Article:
The Geography of Milford Sound

Milford Sound runs for 15 kilometres inland from its opening onto the Tasman Sea at Dale Head. Sheer rock faces rise up out of the water to heights of around 1,200 metres on either side. Snow-capped mountains with dense forests clinging to their steeply sloping sides give rise to some of the world’s most impressive waterfalls including Lady Bowen Falls and Stirling Falls the only two completely permanent waterfalls in Milford Sound but following heavy rain, which is a very common occurrence, literally hundreds of waterfalls appear sometimes dropping 1,000 metres into the waters below. Some of these never even reach ground level being swept away by the winds into clouds of spray. Sometimes updraughts can even cause the falling torrents to be blown upwards. This is one of the few places in the world where it is possible to see a waterfall flowing upwards! Two of the mountains have been named because of their animal-like shapes being called the Elephant and the Lion. Landslides, or more accurately, tree avalanches are fairly common and many parts of the heavily forested mountain sides show the scars of previous slips.

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Flora and Fauna of Milton Sound

Most visitors to Milton Sound will wish to see both the beautiful scenery and the area’s wildlife. The waters within the sound and the nearby Tasman sea are rich in wildlife including seals, bottle-nose dolphins and various species of whales including the previously rare humpback and southern right whale. There are many species of birds including the Fiordland penguin. The forests are classified being temperate rain forests and there are many magnificent beech trees. These wonderful old woodlands have even made an appearance on the big screen as film director Peter Jackson chose to shoot part of the Lord of the Rings trilogy at Milton Sound which then became the backdrop of Fangorn Forest.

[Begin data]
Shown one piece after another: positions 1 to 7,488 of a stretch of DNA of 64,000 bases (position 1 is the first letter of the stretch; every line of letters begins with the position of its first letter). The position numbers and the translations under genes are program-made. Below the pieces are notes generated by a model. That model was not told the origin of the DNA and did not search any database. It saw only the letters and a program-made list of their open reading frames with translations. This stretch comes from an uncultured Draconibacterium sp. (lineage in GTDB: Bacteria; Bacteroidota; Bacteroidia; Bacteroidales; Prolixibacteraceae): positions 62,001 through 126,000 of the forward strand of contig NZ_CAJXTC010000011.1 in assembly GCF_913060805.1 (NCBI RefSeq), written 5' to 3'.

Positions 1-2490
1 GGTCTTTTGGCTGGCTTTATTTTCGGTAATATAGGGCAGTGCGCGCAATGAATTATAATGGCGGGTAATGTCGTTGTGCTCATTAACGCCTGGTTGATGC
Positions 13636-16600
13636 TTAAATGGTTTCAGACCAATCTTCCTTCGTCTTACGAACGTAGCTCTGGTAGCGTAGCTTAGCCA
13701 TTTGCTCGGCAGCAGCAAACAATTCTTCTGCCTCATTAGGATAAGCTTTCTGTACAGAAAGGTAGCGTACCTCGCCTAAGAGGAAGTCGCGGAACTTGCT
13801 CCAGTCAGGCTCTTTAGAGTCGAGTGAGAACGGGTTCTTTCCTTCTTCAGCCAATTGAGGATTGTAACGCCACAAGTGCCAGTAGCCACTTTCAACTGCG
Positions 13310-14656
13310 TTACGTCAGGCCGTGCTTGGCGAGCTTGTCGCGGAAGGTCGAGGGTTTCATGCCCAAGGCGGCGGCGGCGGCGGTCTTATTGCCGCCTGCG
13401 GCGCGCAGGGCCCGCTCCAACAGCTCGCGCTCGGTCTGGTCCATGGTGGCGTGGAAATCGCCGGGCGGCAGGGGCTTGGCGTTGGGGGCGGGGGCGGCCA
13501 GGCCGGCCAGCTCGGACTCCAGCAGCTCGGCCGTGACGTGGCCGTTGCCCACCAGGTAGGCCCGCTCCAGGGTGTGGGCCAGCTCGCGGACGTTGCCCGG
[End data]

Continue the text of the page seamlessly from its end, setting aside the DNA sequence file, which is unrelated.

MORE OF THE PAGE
Visiting Milton Sound

Milton Sound is still a remote spot but is now much more accessible than in the past. Many visitors start the journey from Queenstown (307 kilometres) or Invercargill (279 kilometres) passing through Te Anau (121 kilometres). There is now a well-engineered road which includes passing through the 1.2 kilometre Homer Tunnel. There are regular coach trips and many choose to to drive themselves but great care is advised especially in winter as landslides are not uncommon.

On arriving at Milton Sound, a cruise is the favourite way of really getting close to the magnificent natural attractions with cruise boats often passing within a few metres of the waterfalls. Seeing the fiord by kayak is also a popular option with the most sheltered waters being found at Harrison’s Cove which is also the home of the Discovery Centre and Underwater Observatory. Here it is possible to get an underwater view of the waters of Milton Sound to a depth of 10 metres. Those wishing to explore the waters more may be tempted to go diving in the 1,700 acre Marine Reserve where over 150 different species may be encountered including sharks, eels, stingrays, seals and dolphins. The majority of visitors only stay for one day necessitating an early start and late finish to the day’s adventures but some people opt for the option of a night-time cruise. So Milton Sound is a place to visit rather than a holiday resort. It has remained undeveloped with the few people living here being almost exclusively involved in the tourism industry.